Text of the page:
By Samantha Kappalman
On June 28, Mission Health celebrated a significant milestone on the progress of the new Mission Hospital for Advanced Medicine. The Topping Out Ceremony commemorated the structural completion of the facility. The final two steel beams, signed with love by our team members and community, rose high in the sky as they were placed atop the new hospital that will care for our community for years to come.
But the beams weren’t the only thing to be carried to the top of the new hospital.
Team members and our community tuned in online and from nearby locations to admire the raising of the beams. Many noticed an American flag and a tree on top of one of the beams and wondered what this meant.
This symbolic celebration has roots in Scandinavian culture and it lives on today in countries around the world. In this tradition, an evergreen tree is placed on the topmost beam, often with flags and streamers tied to it. Even the beam painted white for team members, our neighbors and construction workers could sign, is a part of that tradition.
The tree is usually kept on top of the building until the building is completed, but it was planted in the memorial garden in front of the Heart Tower at Mission Hospital so that our community and construction workers can enjoy the tree.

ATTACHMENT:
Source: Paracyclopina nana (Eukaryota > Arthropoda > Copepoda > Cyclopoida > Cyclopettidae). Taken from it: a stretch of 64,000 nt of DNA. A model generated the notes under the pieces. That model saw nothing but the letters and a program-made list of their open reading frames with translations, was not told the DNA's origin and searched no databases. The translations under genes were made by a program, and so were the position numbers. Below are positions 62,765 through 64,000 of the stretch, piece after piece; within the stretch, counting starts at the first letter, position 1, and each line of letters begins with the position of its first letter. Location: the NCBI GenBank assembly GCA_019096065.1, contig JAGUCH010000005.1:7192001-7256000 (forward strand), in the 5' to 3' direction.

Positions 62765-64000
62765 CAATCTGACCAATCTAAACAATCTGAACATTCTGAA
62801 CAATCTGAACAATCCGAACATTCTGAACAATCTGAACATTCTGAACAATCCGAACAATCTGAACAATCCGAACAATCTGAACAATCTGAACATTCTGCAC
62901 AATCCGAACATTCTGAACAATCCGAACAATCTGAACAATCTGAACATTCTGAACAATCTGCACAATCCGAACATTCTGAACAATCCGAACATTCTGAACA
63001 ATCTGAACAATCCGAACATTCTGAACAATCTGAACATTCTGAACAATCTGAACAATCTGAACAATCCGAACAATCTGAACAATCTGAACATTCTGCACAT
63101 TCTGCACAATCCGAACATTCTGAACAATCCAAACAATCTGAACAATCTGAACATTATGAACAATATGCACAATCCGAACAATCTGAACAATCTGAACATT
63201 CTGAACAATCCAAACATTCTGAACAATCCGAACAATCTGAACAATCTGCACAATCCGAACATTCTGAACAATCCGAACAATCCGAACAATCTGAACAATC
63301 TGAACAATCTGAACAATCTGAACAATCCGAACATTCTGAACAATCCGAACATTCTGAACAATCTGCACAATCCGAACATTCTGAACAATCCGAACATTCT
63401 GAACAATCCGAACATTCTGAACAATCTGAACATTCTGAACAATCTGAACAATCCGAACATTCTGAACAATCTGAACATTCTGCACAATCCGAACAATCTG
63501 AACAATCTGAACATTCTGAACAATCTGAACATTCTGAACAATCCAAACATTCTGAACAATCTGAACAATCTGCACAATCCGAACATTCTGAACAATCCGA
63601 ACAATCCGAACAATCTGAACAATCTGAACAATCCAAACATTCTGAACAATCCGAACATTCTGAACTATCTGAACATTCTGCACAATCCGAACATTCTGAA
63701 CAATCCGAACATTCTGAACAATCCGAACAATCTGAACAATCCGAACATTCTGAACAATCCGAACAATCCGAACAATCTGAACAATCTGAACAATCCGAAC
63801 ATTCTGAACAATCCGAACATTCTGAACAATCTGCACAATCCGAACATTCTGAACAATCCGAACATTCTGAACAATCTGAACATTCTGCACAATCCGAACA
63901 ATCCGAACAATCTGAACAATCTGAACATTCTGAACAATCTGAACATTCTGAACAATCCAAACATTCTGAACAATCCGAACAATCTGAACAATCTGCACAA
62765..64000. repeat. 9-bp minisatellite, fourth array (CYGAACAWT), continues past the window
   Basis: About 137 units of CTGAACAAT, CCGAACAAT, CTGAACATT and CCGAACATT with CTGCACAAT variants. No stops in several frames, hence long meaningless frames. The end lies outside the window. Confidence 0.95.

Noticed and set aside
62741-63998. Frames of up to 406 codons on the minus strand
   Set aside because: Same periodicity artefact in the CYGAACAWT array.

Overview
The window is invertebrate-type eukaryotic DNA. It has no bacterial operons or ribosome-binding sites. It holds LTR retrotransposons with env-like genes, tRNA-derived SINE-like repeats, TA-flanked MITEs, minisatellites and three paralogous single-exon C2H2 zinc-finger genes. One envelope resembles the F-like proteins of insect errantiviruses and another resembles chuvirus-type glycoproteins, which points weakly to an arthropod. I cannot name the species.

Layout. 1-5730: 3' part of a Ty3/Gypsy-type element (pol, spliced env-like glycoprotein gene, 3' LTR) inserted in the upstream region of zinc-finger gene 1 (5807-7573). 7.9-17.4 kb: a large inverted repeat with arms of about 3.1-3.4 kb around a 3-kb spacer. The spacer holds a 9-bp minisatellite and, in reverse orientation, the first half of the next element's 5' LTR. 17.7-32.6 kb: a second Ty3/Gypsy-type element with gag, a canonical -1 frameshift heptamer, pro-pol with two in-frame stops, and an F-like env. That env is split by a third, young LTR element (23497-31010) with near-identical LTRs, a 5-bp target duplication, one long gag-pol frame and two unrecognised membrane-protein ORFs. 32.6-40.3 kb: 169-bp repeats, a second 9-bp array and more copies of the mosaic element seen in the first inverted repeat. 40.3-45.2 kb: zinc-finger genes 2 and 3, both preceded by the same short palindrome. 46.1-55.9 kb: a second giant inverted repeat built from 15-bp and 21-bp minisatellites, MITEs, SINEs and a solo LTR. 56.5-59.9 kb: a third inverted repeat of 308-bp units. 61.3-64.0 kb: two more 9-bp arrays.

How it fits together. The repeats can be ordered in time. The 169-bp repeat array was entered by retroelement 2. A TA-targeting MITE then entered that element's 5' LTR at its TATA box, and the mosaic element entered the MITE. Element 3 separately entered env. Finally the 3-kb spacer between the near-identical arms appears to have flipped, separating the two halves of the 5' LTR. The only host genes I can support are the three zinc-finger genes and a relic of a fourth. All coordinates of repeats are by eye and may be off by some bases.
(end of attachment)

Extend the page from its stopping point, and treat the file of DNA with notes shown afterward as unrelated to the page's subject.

There are nearly 700 construction workers helping bring the new Mission Hospital for Advanced Medicine to life. Mission Health and Brasfield & Gorrie, the general contractor building the facility, honored and thanked the construction team and our team members at the Topping Out Ceremony.
“I have been a nurse for over 40 years and I have the privilege of talking to patients, from our youngest patients who are in our newborn ICU and may only be a couple of pounds when they are born, to some of our oldest patients who are with us until their last moments. And I’m here today to really thank you on behalf of every one of those patients and their families,” said Jill Hoggard Green, Chief Operating Officer, Mission Health. “We serve more than a million people in western North Carolina. When you go home tonight to talk to your families, and I hope you would do this with your kids and your spouses and your partners, I hope you tell them that what you’re creating is the next generation of healthcare.”
Next time you are taking a moment for healing or to think about a loved one, visit the tree among the Black-eyed Susans outside in the garden by the Heart Tower at Mission Hospital Memorial Campus.